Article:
August 1, 2007.
Report prepared for The Center for Rural Pennsylvania.
NOTE: At the time of publication, the author Jennifer S. James was not yet affiliated with Cal Poly.
In 2005, researchers at Pennsylvania State University surveyed 1,521 Pennsylvanians in 65 counties to determine their knowledge of and perceptions about agriculture in the state. The study looked to: assess the level of agricultural knowledge of Pennsylvanians; ascertain how personal characteristics and frequency of rural visitation related to agricultural knowledge and to the perceptions of citizens about various agricultural issues; explore the relationship of agricultural knowledge to public perceptions of selected agricultural issues; and suggest how information on Pennsylvanians’ knowledge, experiences, and perceptions of agriculture are relevant to policy makers. The study results showed that, overall, most participants believed they knew very little about the impacts of agriculture on the state, farming production practices, or agriculture and the environment. Their self-rating on matters related to food and nutrition was somewhat higher, but even here a substantial majority believed they were not well-informed. When asked to respond to factual questions dealing with the different knowledge areas, many participants failed to answer correctly, and even those who did select the right answer were seldom certain of their responses. For some questions, respondents who thought their answers were correct often provided the wrong answers. Many of the answers reflected misperceptions about agriculture and its impact on the state. The survey analysis showed that direct personal contact with farming and visiting rural areas were clearly the most important experiences associated with higher levels of agricultural knowledge. The findings also showed that people who have greater agricultural knowledge differ in their views and actions from those with less understanding of agriculture, and this, coupled with the low levels of knowledge found in the population studied, suggests that it is important that efforts be made to educate the public about the nature and impacts of agriculture. To educate the public, the researchers recommended maintaining, and possibly expanding, Agriculture in the Classroom programs that provide agricultural education to school children; developing and expanding programs that allow people to visit working farms in the state; intensifying programs to enhance agricultural tourism and rural visitation; and developing a periodical directed to the general population, which features articles on Pennsylvania farming, agritourism, farm facts and historical notes, and agricultural research findings.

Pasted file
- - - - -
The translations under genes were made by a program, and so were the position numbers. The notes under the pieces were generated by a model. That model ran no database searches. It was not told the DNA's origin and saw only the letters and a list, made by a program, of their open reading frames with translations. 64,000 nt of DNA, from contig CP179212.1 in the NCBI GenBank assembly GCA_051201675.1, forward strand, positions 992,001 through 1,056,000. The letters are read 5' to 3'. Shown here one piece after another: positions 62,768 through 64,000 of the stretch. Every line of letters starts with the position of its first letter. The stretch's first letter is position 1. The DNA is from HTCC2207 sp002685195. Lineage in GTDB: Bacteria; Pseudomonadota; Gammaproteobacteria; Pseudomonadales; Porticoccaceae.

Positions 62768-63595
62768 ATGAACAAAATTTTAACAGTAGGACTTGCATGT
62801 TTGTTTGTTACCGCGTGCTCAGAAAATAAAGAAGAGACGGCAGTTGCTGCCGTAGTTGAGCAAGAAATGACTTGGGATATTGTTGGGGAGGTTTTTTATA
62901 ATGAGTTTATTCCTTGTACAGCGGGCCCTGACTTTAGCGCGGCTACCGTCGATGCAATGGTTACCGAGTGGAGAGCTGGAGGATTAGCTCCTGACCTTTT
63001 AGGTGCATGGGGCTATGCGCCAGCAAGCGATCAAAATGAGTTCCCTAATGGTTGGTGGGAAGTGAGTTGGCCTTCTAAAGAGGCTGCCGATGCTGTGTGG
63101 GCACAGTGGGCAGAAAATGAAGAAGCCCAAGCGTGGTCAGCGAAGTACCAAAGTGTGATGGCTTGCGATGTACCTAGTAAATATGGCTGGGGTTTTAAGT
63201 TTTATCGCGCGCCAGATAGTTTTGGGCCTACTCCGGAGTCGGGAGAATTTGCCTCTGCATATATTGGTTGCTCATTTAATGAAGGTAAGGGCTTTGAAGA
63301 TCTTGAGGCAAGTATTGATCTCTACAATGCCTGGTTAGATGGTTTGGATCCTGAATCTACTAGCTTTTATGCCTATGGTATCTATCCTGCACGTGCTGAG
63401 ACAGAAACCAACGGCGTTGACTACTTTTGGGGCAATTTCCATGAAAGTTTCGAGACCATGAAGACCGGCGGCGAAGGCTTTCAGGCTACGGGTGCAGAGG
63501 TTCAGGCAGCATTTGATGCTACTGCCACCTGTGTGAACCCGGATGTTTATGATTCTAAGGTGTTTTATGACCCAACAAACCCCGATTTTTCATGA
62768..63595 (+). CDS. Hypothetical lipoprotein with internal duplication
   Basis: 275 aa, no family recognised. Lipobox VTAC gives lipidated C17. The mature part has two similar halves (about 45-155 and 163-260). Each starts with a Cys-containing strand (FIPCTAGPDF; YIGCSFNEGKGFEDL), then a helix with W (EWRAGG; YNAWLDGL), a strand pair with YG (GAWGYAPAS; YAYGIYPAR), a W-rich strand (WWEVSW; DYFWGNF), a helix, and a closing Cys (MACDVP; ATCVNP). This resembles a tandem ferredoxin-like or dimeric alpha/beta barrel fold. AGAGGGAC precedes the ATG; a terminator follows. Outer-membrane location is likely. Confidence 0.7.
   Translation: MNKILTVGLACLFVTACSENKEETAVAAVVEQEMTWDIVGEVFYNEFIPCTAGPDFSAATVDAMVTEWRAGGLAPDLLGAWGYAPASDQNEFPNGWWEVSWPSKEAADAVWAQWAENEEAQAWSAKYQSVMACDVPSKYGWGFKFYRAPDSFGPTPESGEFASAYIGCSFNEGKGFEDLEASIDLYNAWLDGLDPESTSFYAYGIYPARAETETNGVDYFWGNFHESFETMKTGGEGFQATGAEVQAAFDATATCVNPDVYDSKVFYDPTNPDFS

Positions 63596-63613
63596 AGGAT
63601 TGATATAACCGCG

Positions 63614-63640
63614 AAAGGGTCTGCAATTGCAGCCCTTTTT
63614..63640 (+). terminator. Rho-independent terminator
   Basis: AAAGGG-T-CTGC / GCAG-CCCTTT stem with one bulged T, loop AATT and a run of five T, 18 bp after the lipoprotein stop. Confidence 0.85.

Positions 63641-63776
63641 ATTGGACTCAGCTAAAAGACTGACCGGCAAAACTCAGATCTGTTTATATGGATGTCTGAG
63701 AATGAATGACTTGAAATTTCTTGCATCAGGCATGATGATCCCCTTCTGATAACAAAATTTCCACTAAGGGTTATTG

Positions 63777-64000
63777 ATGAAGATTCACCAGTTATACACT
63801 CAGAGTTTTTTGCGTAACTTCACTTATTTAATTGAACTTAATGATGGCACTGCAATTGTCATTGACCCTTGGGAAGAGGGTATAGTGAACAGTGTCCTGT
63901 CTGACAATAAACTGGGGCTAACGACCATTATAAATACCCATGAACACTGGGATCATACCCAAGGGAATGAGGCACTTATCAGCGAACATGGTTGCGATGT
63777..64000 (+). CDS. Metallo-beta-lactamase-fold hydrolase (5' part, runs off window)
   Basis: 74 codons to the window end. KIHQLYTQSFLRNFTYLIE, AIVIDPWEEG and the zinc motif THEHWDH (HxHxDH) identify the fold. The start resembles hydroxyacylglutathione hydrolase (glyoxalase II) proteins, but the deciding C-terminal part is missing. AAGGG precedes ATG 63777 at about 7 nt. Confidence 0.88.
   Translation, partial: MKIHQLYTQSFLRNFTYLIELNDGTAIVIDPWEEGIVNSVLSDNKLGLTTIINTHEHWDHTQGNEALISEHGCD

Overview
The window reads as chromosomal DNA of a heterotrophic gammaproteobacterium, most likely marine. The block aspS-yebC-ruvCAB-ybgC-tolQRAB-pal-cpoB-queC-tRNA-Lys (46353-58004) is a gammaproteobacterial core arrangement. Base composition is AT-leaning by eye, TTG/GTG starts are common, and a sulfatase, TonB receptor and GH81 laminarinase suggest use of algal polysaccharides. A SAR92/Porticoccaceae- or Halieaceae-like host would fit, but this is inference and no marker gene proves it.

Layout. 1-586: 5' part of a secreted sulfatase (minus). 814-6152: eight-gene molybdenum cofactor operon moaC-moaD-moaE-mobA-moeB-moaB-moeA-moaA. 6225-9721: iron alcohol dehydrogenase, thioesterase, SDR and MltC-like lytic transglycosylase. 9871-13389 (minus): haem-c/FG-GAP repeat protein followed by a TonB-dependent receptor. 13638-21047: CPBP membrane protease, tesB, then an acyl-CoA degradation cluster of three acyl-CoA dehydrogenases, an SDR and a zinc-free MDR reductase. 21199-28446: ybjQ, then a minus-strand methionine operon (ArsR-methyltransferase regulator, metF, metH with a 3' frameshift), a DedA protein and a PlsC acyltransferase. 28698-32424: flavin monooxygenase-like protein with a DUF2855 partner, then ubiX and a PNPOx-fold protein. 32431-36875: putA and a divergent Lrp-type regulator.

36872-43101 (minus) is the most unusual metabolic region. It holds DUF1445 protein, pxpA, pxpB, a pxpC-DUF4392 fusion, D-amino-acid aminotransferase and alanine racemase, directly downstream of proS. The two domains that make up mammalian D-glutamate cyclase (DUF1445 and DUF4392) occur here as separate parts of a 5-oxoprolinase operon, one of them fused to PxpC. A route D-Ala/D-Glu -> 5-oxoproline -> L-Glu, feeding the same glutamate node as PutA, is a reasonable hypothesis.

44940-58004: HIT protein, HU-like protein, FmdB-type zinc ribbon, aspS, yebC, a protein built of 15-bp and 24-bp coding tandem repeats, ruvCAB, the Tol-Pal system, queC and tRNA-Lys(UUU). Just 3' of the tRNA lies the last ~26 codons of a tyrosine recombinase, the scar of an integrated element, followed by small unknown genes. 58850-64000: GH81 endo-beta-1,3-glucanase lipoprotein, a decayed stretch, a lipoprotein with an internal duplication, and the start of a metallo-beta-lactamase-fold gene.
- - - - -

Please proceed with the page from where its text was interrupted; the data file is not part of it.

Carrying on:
Agribusiness | Agricultural and Resource Economics | Business
Number of Pages
The definitive version is available at http://www.rural.palegislature.us/reports.html